Re: PDE with RecurrenceTable

*To*: mathgroup at smc.vnet.net*Subject*: [mg124766] Re: PDE with RecurrenceTable*From*: Peter Pein <petsie at dordos.net>*Date*: Sat, 4 Feb 2012 06:33:42 -0500 (EST)*Delivered-to*: l-mathgroup@mail-archive0.wolfram.com*References*: <jgg1es$bph$1@smc.vnet.net>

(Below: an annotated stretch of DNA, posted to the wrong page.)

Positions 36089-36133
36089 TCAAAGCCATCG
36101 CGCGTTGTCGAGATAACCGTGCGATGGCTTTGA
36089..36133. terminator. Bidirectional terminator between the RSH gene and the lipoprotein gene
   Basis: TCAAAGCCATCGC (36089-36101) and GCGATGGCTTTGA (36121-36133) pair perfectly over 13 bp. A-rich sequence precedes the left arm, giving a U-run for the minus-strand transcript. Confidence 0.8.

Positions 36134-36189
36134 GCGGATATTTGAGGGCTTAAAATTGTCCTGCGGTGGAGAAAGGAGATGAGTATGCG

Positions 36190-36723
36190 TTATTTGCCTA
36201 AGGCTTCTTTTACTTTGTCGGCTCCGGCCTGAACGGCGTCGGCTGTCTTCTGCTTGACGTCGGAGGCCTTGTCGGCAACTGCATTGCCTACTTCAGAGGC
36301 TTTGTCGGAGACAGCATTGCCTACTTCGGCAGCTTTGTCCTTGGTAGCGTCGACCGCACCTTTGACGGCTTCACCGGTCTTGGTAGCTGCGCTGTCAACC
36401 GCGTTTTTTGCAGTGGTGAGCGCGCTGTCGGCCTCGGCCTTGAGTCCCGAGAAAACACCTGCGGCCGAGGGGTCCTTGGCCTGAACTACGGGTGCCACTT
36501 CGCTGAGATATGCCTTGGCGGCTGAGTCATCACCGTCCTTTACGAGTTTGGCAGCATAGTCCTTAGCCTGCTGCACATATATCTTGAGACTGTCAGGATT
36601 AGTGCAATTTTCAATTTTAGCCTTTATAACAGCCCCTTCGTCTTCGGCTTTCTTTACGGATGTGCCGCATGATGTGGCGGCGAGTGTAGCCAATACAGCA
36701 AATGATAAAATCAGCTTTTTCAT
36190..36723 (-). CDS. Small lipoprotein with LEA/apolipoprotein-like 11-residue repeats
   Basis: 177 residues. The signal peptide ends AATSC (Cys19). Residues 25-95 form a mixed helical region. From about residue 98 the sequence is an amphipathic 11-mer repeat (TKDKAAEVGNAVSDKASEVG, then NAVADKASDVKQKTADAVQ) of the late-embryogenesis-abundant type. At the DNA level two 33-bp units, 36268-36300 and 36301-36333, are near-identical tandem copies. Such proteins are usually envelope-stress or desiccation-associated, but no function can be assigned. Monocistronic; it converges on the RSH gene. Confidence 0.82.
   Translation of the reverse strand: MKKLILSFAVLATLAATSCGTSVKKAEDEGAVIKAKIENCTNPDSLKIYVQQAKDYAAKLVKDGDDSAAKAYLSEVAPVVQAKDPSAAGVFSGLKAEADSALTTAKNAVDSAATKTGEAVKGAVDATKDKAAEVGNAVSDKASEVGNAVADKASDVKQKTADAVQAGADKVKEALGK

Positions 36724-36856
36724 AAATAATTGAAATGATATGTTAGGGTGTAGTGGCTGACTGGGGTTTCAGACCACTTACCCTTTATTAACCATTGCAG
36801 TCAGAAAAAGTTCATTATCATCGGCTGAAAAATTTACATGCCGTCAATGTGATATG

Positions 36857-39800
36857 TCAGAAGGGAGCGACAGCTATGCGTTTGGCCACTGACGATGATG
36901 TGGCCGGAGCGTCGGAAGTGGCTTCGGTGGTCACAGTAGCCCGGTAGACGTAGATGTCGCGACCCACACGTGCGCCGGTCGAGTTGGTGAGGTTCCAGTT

Am 03.02.2012 08:13, schrieb Alexei Boulbitch: > Dear Community, > > > > I am trying to make a simple numeric FEM solution of parabolic PDE. It seems that RecurrenceTable function is designed exactly for such a job. Indeed, in the Help/RecurrenceTable/Scope/Partial Difference Equations one finds an example. My problem is that this example is only one, and I would say, it is not basic enough. > > > > My question: do you know some other examples of the use of the RecurrenceTable for this sort of equations?? > > > > I would like to explain: I already went through the MathGroup archive and have seen numerous posts recommending various sophisticated FEM packages. My question is not about them. I want to learn to make simple programs of this sort myself to fast test an equation at hand. > > > > For example, here is a classical equation of temperature conductivity: > > > > (\[PartialD]u(x,t))/\[PartialD]t=a^2*(\[PartialD]^2u(x,t))/\[PartialD]x^2 > > > > with a=0.1, the boundary conditions: u[0,t]==1 and u[1,t]==0 and the initial condition u[x,0]== Cos[3 \[Pi]*x/2]; > > using the explicit method on the rectangular lattice, taken from a textbook: > > > > u[j,k+1]=\[Sigma]*u[j+1,k]+(1-2*\[Sigma])*u[j,k]+\[Sigma]*u[j-1,k]; > > \[Sigma]=(a^2*\[Tau])/h^2; > > > > Tau and h are temporal and spatial step sizes. > > > > This is the code: > > > > a = 0.1; > > h = 0.1; > > \[Tau] = 0.0001; > > \[Sigma] = a^2*\[Tau]/h^2; > > lst2 = RecurrenceTable[{u[j, > > k + 1] == \[Sigma]*u[j + 1, k] + (1 - 2*\[Sigma])* > > u[j, k] + \[Sigma]*u[j - 1, k], u[j, 0] == Cos[3 Pi*j/20.], > > u[0, k] == 1, u[10, k] == 0}, u, {j, 0, 10}, {k, 0, 100}]; > > > > > > Show[{ > > ListPlot3D[lst2, > > AxesLabel -> {Style["t", 16, Italic], Style["x", 16, Italic], > > Style["u", 16, Italic]}, PlotStyle -> Blue], > > Plot3D[0, {t, 0, 100}, {x, 0, 10}, > > PlotStyle -> {Yellow, Opacity[0.4]}] > > }] > > > > The solution obtained this way, however, does not show evolution. It is clear that with increasing t the temperature, u, should forget its initial form and approach to a straight line. What is wrong? > > > > Thank you, Alexei > > > > > > Alexei BOULBITCH, Dr., habil. > > IEE S.A. > > ZAE Weiergewan, > > 11, rue Edmond Reuter, > > L-5326 Contern, LUXEMBOURG > > > > Office phone : +352-2454-2566 > > Office fax: +352-2454-3566 > > mobile phone: +49 151 52 40 66 44 > > > > e-mail: alexei.boulbitch at iee.lu<mailto:alexei.boulbitch at iee.lu> Hi Alexei, it seems to me that your tau (delta-t) and/or maximum k is far too small to observe the flattening. I'll use ListConvolve, because it is much faster; the algorithm is still the same: a=1/10; h=1/10; \[Tau]=1/10000; \[Sigma]=a^2*\[Tau]/h^2; kmax=121000; (* just to get the zero of u[3/4,t] *) To avoid memory problems when plotting the result, I'll take ~ 100 data lines: lst2 = NestList[ Flatten[{1, ListConvolve[{\[Sigma], 1 - 2*\[Sigma], \[Sigma]}, #1], 0}] & , Table[Cos[(3.*Pi*j)/20], {j, 0, 10}], kmax][[1 ;; All ;; Floor[kmax/100]]]; Now the flattening is visible "to the naked eye": Show[ListPlot3D[lst2, AxesLabel -> {Style["x", 16, Italic], Style["t", 16, Italic], Style["u", 16, Italic]}, PlotStyle -> {Lighter[Blue], Specularity[White, 22]}, DataRange -> {{0, 1}, {0, kmax*\[Tau]}}, PlotRange -> All], Plot3D[0, {x, 0, 1}, {t, 0, kmax*\[Tau]}, PlotStyle -> {Yellow, Opacity[0.4]}]] Peter